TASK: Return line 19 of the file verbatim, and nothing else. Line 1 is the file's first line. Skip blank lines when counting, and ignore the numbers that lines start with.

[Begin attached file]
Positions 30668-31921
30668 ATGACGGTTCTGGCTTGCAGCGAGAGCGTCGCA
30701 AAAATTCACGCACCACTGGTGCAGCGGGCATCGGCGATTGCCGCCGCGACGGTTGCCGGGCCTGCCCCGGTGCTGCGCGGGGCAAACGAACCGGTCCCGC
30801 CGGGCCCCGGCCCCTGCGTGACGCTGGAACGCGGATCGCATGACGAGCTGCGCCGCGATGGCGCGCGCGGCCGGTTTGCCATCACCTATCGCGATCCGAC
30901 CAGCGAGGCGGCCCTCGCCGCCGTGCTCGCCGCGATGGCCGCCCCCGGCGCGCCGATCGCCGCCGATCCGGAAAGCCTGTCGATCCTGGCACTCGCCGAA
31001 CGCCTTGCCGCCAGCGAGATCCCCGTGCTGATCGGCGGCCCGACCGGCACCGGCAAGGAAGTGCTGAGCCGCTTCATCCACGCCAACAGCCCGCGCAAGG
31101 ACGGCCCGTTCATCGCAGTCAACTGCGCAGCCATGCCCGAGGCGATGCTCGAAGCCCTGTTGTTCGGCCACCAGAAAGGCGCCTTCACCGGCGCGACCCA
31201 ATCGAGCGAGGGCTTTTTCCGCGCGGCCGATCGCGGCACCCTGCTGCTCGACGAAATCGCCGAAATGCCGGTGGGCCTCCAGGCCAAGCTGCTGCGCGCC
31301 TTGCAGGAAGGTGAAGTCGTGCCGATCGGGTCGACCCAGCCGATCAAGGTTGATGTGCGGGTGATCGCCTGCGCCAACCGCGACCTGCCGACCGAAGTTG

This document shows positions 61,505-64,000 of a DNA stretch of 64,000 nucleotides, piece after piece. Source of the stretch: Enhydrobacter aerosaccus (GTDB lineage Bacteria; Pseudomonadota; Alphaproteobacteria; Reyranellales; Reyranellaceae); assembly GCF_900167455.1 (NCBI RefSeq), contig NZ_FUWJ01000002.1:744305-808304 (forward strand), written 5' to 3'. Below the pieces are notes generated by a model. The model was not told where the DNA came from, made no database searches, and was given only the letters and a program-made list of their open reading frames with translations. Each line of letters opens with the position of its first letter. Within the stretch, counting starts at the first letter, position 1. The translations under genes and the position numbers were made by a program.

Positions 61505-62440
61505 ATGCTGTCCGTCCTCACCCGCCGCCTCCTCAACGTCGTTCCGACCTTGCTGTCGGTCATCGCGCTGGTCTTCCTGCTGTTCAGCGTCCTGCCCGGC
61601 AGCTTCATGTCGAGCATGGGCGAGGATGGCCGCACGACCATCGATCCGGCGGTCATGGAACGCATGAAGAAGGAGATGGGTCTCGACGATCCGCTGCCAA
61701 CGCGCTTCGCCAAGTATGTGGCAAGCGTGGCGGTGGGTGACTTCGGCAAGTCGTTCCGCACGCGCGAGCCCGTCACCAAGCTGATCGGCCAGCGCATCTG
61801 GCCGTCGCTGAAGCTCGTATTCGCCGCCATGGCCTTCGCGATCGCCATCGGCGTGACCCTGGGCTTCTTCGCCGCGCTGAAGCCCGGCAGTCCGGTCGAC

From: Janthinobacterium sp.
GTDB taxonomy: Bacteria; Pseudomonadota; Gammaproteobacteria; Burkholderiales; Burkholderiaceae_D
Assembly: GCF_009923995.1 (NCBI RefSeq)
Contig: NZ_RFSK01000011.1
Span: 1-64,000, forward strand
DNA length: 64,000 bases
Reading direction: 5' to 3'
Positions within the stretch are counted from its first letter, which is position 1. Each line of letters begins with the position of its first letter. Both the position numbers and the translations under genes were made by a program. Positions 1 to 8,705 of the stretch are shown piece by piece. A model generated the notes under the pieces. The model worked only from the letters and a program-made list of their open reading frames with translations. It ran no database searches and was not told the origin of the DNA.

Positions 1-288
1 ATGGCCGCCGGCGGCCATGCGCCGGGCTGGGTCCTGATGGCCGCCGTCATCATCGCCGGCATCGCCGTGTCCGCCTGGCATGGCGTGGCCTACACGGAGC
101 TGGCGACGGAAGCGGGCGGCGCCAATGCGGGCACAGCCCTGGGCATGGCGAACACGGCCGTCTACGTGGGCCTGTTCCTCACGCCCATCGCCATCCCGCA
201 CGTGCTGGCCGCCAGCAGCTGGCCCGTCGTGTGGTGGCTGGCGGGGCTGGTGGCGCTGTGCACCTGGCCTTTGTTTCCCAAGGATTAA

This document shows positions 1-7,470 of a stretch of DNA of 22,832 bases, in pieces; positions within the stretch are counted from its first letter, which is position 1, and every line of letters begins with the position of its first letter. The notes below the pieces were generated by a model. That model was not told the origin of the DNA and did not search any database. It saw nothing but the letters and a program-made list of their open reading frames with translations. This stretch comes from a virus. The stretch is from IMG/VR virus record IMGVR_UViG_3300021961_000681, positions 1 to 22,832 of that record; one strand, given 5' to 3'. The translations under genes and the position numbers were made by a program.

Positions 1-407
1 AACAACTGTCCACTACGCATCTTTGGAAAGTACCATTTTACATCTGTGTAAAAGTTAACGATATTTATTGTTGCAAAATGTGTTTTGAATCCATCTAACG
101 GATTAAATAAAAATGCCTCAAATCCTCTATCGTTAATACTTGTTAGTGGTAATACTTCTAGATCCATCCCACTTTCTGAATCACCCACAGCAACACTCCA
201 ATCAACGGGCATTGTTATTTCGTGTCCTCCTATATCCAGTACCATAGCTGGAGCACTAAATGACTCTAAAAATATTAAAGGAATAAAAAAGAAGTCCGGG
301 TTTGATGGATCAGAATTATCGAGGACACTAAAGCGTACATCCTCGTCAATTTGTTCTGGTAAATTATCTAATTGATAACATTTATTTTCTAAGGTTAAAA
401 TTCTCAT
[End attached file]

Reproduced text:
Contig: NZ_RFSK01000011.1